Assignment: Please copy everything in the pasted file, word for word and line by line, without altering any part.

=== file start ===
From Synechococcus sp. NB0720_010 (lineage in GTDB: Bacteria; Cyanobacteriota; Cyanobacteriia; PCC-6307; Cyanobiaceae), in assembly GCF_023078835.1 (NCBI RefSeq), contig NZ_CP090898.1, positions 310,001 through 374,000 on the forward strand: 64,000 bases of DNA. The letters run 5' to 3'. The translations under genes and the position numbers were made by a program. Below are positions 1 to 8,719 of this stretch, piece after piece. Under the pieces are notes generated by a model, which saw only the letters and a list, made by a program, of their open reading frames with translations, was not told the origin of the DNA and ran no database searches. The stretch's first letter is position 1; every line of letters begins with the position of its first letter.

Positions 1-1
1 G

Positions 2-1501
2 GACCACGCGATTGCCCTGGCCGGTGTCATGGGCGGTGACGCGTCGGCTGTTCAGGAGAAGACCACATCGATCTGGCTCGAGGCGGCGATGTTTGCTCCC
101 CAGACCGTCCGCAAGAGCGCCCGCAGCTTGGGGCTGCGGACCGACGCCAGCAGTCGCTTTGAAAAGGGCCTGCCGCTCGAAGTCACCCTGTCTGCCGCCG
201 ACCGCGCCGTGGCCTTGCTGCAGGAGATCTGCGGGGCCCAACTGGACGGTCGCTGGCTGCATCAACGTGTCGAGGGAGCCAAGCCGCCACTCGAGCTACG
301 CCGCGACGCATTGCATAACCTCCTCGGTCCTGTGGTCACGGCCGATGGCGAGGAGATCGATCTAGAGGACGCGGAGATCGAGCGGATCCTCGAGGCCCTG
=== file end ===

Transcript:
From Synechococcus sp. NB0720_010 (lineage in GTDB: Bacteria; Cyanobacteriota; Cyanobacteriia; PCC-6307; Cyanobiaceae), in assembly GCF_023078835.1 (NCBI RefSeq), contig NZ_CP090898.1, positions 310,001 through 374,000 on the forward strand: 64,000 bases of DNA. The letters run 5' to 3'. The translations under genes and the position numbers were made by a program. Below are positions 1 to 8,719 of this stretch, piece after piece. Under the pieces are notes generated by a model, which saw only the letters and a list, made by a program, of their open reading frames with translations, was not told the origin of the DNA and ran no database searches. The stretch's first letter is position 1; every line of letters begins with the position of its first letter.

Positions 1-1
1 G

Positions 2-1501
2 GACCACGCGATTGCCCTGGCCGGTGTCATGGGCGGTGACGCGTCGGCTGTTCAGGAGAAGACCACATCGATCTGGCTCGAGGCGGCGATGTTTGCTCCC
101 CAGACCGTCCGCAAGAGCGCCCGCAGCTTGGGGCTGCGGACCGACGCCAGCAGTCGCTTTGAAAAGGGCCTGCCGCTCGAAGTCACCCTGTCTGCCGCCG
201 ACCGCGCCGTGGCCTTGCTGCAGGAGATCTGCGGGGCCCAACTGGACGGTCGCTGGCTGCATCAACGTGTCGAGGGAGCCAAGCCGCCACTCGAGCTACG
301 CCGCGACGCATTGCATAACCTCCTCGGTCCTGTGGTCACGGCCGATGGCGAGGAGATCGATCTAGAGGACGCGGAGATCGAGCGGATCCTCGAGGCCCTG